Interview: Ruarri Joseph


Ruarri Joseph’s fourth studio album, Brother is set to be released on 25th March. This week, Thank Folk For That were lucky enough to catch up with him to discuss the record, life on the road and most importantly, the possibility of being represented as a bronzed God in order to sell music.

Greetings from Waikeratu, New Zealand. I’m momentarily living it up in NZ (pretty big deal for a Manchester gal) and must ask first of all, how much do you miss this wonderland?

Yeah, I’ve got a definite desire to head back over some day, revisit some haunts and what not.  I was a teenager at the time so I probably didn’t appreciate its beauty in the way I should have done.  Plus, it’s not like I was on holiday, I went to school and lived in a small farming community in the middle of nowhere so as a teen. Escape was probably the only thing on my mind.  Escape and girls!

Since being over here, I’ve noticed there is a definite trend in kiwi music tastes. Would you say that your time spent in New Zealand had any long-standing influence on the music you make today?

There was no internet where we lived and only three TV channels at the time, so discovering music was a lot of pot luck, buying things based on the cover or taping stuff from friends etc. We listened to a lot of American punk and rock music, but my real passion was trying to make my own. There were no venues that would have teenagers playing there, so we did a lot of busking and put together a tour of schools for lunch time crowds.  If NZ had an influence, it was learning how to do stuff on your own without any help. I don’t remember much of the music scene other than going to a gig by a band called the Feelers, who were supposedly New Zealand’s best band and being sourly disappointed. Shihad were pretty good though actually.

You’ve been on tour for a while now, do you enjoy being on the road?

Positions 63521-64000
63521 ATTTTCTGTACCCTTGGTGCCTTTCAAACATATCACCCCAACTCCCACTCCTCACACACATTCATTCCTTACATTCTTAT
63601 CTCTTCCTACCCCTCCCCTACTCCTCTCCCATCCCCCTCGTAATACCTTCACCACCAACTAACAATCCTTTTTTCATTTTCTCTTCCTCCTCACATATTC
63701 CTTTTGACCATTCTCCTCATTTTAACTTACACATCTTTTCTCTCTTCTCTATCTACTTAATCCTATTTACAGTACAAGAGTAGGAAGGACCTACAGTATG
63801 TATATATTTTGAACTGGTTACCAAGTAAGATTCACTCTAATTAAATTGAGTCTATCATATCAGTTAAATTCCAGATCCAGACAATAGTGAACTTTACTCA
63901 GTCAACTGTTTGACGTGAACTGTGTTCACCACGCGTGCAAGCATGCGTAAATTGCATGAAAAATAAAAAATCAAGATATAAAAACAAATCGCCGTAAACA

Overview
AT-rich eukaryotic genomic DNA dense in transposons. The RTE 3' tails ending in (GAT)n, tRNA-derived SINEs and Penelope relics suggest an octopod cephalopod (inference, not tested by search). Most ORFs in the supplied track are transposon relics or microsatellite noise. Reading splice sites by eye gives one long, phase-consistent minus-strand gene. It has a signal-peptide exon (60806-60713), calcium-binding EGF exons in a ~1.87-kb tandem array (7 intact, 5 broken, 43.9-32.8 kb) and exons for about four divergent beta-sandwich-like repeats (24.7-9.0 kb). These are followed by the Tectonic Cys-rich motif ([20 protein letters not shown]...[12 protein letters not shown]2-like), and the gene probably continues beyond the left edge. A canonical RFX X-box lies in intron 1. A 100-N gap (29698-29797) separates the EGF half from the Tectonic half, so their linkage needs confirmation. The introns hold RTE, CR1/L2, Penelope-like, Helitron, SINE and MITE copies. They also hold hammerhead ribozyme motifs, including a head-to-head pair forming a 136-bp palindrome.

It’s going really well actually. Being indie and relying on word of mouth for the main publicity, it’s always a surprise because you don’t know how much people have been talking. I enjoy playing the gigs but this tour is completely solo and I could live without the driving and waiting around on my own all the time. But it does mean I put all my efforts into the shows and I can’t wait to play because it’s the only time I get to talk to people!

You once said that you wanted Brother to be a record that people could sing along to. How are you enjoying playing songs from the album to a live audience? Is the mass sing-along working out as planned?

Ha it will, eventually I’m sure.  Just sharing the songs is very cathartic for me at the moment so I’m loving it.

Where would you say that the majority of your musical inspiration comes from? Do you find day to day events equally as stirring as the more dramatic moments in life?

I tend to play music based on mood, and I’m self-taught so it’s a case of noodling around until I stumble on something that peaks my interest. The music is more the bed for the lyrics to sit on.  Lyrically I like to expel the things that are on my mind that I either can’t articulate or get my head round. That can be big stuff, like your friend passing away or little stuff like a drawing that your kid does of you.

Are you excited about the release of Brother into the big, wide world?

Yes definitely, can’t wait!

Do you find album releases a nerve-wracking experience?

Not really, no. I just get my head down and play the shows. Releasing a record involves a lot of business type stuff that turns my brain to porridge and it feels pretty out of my hands once the ball gets rolling.  Maybe I’m foolish to take that stance, but for me the music has always been the thing I wanted to focus on.  If someone wants to figure out a strategy on how best to market and sell it, they can go ahead so long as they run their ideas past me at some point to make sure they haven’t photoshopped my face onto some bronzed God or anything. If it’s meant to do well, it’ll do well and if it ain’t, it ain’t. No point getting worried about it.

The video for Until The Luck Runs Dry is lush, tell us about it. Where was it filmed?

It’s killer right?  I’m so stoked with it.  It was filmed out at a little beach called Park Head up the North coast of Cornwall. You can only get to it by climbing down the cliffs and once the tide starts coming in, you better run for it because it bombs for it!

Would you be at all tempted to head back to your Southern Hemisphere stomping ground to shoot a music video? Surely the rural landscape would be a perfect match for the folky goodness that is rife throughout Brother?

If you can find someone to fund that little venture, I’ll be there with bells on. Although there’s always the danger of it looking like a Flight of the Conchords rip off.

What do you have lined up for the summer? Will we be able to catch you at any festivals?

Yeah, for sure. A bunch of festivals and hopefully some warmth. Looking forward to it all.

Questions by Jessica Newsome


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